César runs a bar along Marseilles' port, assisted by his 23 year old son, Marius. Colorful characters abound: M. Panisse, an aging widower and prosperous sail maker; Honorine, a fishmonger ... See full summary »
Marius has left, signed up for a five year hitch on a ship bound for the Indian Ocean. In his few letters to his father César, he hardly mentions Fanny. When she finds she is pregnant, she ... See full summary »
Honoré Panisse is dying, cheerfully, with friends, wife, and son at his side. He confesses to the priest in front of his friends; he insists that the doctor be truthful. But, he cannot ... See full summary »
Meeting a movie team on location near his house, a young man saw a lots of encouragment for his dreaming carreer as a movie star in what was only sarcasm from the members of the team. (This... See full summary »
This character study joins the painter at the height of his fame in 1642, when his adored wife suddenly dies and his work takes a dark, sardonic turn that offends his patrons. By 1656, he ... See full summary »
Albert Topaze, sincere schoolteacher addicted to "rote" morality, works at a private school run by supremely money-grubbing M. Muche, whose daughter, also a teacher, makes cynical use of ... See full summary »
"Fanny" is the second part of the "Marseille trilogy", made by Marcel Pagnol with the generic name of "Marius, Fanny and César". Fanny falls in love and is abandoned by Marius. Now she ... See full summary »
César runs a bar along Marseilles' port, assisted by his 23 year old son, Marius. Colorful characters abound: M. Panisse, an aging widower and prosperous sail maker; Honorine, a fishmonger with a sidewalk stall near the bar; her daughter, Fanny, who helps her sell cockles; and, various old salts. Friends since childhood, Fanny and Marius love each other, but Marius has a secret wanderlust: every ship's whistle stirs a longing for foreign lands. When M. Panisse seeks Fanny's hand in marriage and when a departing clipper needs a deckhand, Marius and Fanny must decide who and what they love most. César, with his generous, comic spirit, tries to guide his son. Written by
A goodie, perhaps even a classic, but not quite flawless . . .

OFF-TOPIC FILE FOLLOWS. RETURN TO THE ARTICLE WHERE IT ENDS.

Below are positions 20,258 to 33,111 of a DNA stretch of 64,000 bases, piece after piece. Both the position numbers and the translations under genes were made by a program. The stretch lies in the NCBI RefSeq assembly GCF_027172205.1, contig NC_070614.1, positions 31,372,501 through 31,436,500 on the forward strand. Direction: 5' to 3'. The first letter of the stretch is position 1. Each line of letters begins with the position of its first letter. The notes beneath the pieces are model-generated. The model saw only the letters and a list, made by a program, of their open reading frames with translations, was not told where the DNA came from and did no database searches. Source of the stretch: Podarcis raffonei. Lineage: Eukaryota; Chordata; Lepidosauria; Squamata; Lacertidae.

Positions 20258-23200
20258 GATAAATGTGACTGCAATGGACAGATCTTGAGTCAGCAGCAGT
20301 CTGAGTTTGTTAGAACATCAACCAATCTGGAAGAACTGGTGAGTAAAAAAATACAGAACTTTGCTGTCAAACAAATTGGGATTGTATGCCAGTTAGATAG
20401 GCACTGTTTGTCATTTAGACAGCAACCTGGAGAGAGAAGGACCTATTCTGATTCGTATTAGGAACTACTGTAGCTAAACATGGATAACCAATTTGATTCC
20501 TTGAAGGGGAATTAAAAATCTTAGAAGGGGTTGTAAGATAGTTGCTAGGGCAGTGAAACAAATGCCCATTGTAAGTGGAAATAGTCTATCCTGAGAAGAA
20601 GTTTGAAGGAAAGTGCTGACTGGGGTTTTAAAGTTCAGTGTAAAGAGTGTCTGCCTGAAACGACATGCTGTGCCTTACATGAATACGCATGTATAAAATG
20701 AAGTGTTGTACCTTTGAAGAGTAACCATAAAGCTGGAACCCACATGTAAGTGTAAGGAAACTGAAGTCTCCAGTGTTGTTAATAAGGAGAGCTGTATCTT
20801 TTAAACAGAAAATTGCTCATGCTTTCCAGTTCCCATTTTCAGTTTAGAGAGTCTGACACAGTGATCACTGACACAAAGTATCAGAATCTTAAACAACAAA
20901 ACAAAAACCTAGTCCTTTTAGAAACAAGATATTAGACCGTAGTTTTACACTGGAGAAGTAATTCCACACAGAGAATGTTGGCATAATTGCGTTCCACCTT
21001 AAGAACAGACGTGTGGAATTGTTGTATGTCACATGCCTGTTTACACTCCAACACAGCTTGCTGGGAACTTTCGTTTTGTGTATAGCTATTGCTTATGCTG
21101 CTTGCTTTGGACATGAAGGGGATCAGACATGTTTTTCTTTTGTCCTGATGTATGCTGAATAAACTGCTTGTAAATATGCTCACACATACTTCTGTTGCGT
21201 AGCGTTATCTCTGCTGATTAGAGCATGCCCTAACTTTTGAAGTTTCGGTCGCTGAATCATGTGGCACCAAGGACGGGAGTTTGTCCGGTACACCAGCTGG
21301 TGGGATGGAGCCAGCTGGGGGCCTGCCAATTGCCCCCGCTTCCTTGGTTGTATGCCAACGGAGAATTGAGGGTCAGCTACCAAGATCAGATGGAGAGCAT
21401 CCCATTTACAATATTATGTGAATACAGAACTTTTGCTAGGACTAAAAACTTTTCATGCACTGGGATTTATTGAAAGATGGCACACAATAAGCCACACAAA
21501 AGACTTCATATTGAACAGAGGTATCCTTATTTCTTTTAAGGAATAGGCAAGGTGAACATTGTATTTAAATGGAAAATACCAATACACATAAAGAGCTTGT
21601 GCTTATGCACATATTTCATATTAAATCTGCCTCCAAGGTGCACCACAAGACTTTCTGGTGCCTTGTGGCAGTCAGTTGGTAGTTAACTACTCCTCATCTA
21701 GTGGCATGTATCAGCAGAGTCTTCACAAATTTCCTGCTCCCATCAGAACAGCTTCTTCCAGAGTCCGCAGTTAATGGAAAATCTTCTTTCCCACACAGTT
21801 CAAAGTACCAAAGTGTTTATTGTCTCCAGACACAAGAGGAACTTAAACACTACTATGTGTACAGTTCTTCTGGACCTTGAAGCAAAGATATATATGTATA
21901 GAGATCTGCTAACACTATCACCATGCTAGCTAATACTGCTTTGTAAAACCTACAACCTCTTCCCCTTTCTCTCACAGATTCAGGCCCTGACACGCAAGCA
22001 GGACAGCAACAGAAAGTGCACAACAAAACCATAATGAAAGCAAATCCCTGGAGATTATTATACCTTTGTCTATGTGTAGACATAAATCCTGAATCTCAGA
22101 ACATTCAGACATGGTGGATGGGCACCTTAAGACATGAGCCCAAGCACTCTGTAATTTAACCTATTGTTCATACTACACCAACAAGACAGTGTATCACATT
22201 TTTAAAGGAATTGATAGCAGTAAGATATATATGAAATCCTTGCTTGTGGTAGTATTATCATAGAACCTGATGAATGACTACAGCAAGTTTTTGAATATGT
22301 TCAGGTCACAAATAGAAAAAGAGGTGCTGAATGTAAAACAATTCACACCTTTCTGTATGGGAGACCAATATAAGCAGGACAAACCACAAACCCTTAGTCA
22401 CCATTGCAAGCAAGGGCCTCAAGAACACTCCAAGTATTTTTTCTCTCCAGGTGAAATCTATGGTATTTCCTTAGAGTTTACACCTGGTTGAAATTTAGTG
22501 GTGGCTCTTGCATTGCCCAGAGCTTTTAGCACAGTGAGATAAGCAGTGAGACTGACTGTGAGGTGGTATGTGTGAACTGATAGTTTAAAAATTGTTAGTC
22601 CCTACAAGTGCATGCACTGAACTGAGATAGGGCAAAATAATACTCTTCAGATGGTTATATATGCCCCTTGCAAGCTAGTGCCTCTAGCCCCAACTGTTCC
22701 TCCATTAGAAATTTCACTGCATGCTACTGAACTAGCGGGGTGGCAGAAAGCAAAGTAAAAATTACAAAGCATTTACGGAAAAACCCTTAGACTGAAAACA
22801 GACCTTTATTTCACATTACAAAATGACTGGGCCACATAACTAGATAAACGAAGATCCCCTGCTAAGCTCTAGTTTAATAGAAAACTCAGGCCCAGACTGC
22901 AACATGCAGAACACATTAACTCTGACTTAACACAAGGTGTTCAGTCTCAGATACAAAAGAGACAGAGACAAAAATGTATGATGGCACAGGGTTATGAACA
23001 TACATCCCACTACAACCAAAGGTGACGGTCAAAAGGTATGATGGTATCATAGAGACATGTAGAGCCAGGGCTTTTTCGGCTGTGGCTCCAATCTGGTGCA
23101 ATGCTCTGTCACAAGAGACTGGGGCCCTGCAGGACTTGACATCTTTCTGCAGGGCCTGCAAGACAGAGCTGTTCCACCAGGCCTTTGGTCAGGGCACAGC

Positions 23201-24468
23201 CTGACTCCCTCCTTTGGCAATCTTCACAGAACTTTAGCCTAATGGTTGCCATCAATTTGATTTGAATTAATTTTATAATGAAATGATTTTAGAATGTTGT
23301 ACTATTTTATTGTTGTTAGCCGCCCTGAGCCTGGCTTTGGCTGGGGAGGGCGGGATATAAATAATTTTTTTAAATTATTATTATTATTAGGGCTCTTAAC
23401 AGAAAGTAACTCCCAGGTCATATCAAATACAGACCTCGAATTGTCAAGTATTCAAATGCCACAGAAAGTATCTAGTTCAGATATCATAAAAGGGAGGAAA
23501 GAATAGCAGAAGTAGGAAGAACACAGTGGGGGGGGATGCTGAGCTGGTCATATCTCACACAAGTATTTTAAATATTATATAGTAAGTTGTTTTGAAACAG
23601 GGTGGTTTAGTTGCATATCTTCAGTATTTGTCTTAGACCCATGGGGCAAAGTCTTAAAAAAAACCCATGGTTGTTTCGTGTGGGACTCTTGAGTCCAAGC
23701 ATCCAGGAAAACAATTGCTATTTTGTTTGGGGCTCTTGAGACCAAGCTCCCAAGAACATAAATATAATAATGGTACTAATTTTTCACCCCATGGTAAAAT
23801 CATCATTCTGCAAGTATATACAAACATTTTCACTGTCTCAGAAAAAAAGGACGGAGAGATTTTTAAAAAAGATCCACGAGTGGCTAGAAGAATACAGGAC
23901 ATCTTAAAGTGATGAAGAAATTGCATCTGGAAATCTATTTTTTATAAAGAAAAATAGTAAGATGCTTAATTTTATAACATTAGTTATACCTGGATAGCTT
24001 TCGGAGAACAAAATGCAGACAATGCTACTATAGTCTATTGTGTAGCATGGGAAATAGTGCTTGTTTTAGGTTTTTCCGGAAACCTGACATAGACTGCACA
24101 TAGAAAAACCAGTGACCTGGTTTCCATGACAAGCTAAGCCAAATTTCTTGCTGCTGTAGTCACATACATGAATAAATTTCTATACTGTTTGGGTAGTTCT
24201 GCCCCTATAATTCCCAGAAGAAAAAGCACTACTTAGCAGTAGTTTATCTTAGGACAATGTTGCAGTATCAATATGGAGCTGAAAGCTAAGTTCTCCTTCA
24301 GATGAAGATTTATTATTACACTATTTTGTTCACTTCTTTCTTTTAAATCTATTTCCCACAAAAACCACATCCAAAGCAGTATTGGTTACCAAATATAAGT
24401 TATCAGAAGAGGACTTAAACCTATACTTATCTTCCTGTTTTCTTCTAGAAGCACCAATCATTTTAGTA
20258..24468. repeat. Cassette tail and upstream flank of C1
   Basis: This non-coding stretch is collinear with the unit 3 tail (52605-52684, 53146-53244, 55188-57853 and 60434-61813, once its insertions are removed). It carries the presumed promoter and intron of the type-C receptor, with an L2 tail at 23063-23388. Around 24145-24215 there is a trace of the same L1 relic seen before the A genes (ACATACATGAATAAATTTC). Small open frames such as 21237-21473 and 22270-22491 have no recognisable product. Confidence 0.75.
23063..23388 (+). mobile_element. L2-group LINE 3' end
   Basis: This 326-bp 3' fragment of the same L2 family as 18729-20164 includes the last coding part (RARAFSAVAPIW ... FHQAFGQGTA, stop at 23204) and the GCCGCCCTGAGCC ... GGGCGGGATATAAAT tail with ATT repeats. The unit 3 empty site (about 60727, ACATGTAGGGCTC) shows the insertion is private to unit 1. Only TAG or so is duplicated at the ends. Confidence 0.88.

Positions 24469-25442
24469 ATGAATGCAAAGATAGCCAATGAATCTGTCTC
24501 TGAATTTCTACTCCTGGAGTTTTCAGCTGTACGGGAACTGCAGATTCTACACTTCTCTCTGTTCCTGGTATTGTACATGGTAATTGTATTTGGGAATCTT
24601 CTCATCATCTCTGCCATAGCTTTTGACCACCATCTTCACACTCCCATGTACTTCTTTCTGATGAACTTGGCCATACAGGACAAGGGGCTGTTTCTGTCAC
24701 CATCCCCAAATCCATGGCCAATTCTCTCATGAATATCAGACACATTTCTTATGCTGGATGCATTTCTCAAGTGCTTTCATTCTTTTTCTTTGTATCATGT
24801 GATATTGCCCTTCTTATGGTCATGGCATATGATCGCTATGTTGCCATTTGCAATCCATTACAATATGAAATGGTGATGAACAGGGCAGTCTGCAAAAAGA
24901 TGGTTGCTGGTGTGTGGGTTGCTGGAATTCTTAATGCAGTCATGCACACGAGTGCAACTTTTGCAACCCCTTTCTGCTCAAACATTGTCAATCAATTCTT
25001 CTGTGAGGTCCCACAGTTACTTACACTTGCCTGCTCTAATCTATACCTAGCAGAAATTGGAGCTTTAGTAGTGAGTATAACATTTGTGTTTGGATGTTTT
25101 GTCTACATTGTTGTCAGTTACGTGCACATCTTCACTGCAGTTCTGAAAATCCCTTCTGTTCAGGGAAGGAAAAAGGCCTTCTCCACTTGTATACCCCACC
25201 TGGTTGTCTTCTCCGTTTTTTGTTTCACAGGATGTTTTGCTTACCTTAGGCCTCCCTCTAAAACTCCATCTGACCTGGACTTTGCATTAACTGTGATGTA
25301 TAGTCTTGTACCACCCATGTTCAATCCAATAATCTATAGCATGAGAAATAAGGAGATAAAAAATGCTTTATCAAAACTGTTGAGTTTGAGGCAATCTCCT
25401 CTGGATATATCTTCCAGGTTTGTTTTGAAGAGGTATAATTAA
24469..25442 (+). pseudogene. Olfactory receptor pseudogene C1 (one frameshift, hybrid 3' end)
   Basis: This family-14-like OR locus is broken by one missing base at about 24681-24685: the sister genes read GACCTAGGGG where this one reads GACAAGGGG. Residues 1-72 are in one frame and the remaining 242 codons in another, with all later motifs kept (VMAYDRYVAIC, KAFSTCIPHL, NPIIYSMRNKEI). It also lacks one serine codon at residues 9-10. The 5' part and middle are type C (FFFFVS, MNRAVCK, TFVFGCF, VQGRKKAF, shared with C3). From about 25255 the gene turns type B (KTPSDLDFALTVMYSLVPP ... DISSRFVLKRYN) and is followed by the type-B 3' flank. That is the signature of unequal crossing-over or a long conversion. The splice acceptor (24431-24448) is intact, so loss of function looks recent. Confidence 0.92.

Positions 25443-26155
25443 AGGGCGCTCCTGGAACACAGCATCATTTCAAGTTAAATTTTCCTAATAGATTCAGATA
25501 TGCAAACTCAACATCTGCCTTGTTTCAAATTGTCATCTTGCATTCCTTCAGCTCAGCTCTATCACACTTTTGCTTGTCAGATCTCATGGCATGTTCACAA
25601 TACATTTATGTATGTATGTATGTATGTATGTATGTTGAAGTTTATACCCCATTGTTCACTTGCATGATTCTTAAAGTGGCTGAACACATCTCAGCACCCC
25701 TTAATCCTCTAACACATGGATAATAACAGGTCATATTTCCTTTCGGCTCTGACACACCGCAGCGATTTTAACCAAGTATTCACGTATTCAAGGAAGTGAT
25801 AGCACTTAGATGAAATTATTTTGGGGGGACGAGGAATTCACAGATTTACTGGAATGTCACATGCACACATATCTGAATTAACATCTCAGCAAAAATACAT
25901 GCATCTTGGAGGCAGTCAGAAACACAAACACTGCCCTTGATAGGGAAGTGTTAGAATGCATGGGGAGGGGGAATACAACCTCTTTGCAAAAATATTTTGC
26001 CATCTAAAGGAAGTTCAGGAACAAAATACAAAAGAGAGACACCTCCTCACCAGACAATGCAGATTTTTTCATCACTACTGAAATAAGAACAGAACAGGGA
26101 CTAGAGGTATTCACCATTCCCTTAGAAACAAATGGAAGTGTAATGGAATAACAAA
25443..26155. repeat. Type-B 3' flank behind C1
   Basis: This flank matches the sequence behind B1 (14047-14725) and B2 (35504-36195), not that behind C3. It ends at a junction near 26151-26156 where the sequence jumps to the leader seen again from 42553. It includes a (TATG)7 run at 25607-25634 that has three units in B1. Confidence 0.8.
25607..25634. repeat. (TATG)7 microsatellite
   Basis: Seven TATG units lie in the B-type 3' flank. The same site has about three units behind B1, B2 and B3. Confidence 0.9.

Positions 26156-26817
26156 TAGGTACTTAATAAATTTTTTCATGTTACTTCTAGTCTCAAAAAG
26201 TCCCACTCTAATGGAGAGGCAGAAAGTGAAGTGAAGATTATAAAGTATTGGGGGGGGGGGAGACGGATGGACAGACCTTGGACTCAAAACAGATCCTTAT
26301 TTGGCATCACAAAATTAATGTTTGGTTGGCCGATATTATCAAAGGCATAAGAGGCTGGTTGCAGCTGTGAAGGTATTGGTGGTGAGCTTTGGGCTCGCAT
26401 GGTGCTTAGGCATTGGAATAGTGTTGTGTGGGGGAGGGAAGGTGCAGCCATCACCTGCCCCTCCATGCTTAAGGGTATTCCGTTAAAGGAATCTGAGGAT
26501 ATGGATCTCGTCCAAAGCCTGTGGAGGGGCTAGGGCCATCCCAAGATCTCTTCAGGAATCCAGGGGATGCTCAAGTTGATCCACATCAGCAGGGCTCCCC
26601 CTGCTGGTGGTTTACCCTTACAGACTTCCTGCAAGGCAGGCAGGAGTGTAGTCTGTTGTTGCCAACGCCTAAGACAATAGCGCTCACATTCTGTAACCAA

Memory here deceived, up to a point. Re-viewing, as in once more, twice?, seems to point to the fact that a 7.9 is more than accurate and the belated doffing of a cap to ALL concerned is more than merited. Bearing in mind that this film was made in '31, and that contemporary values of technology and perception can NOT, logically, be applied, this first shot out of the Marcel Pagnol "Msrseilles trilogy" is more than heartwarming AND entertaining, even as today's sensibilities must find contrivances and convenient dramatic license offputting. As with too many romances and reminiscences, the distaff love interest appears, at least to these eyes, much too "mature" for the part, and the callow "juvenile" male lead by that token even more immature. Orane Demazis rolls her eyes in the best Eisenstein tradition and manages to faint sans limpness, but still, somehow, also manages to stay in character, even as Pierre Fresnay's period "haircut" proves distractingly jug-eared. That said, there remains the promise of the adult, mature, and eminently sophisticated docteur of "Le Corbeau" to come. I also found my reactions careening back to Betty Fields and Robert Cummings in "Kings Row." Worse yet, I began, in Fresnay's case, to muse upon the likes of the young Robert Montgomery, and Franchot Tone, and Tyrone Power, although, of that trio, only the first ever "matured" into an actor beyond mere persona. But to get back from the peripherals to the true heart of this matter, which is to say, Marcel Pagnol AND Raimu, their substance remains, excesses of sentiment and comedy notwithstanding, authentic AND reassuring. Warm and hearty, like a good country "stew"? And I personally found the asides about the Parisian haut monde's sniffishness at the Midi provincialisms amusing, and the revelation that the producer assured the director HE was replaceable and Raimu not. Finally, here, has anyone else noted the visual parallels, not to mention the "character" asides herein, a full five years BEFORE Carne's "Quai des Brumes"? Is the latter beholden tot he former? And can ANYthiing be, literally, "original"?
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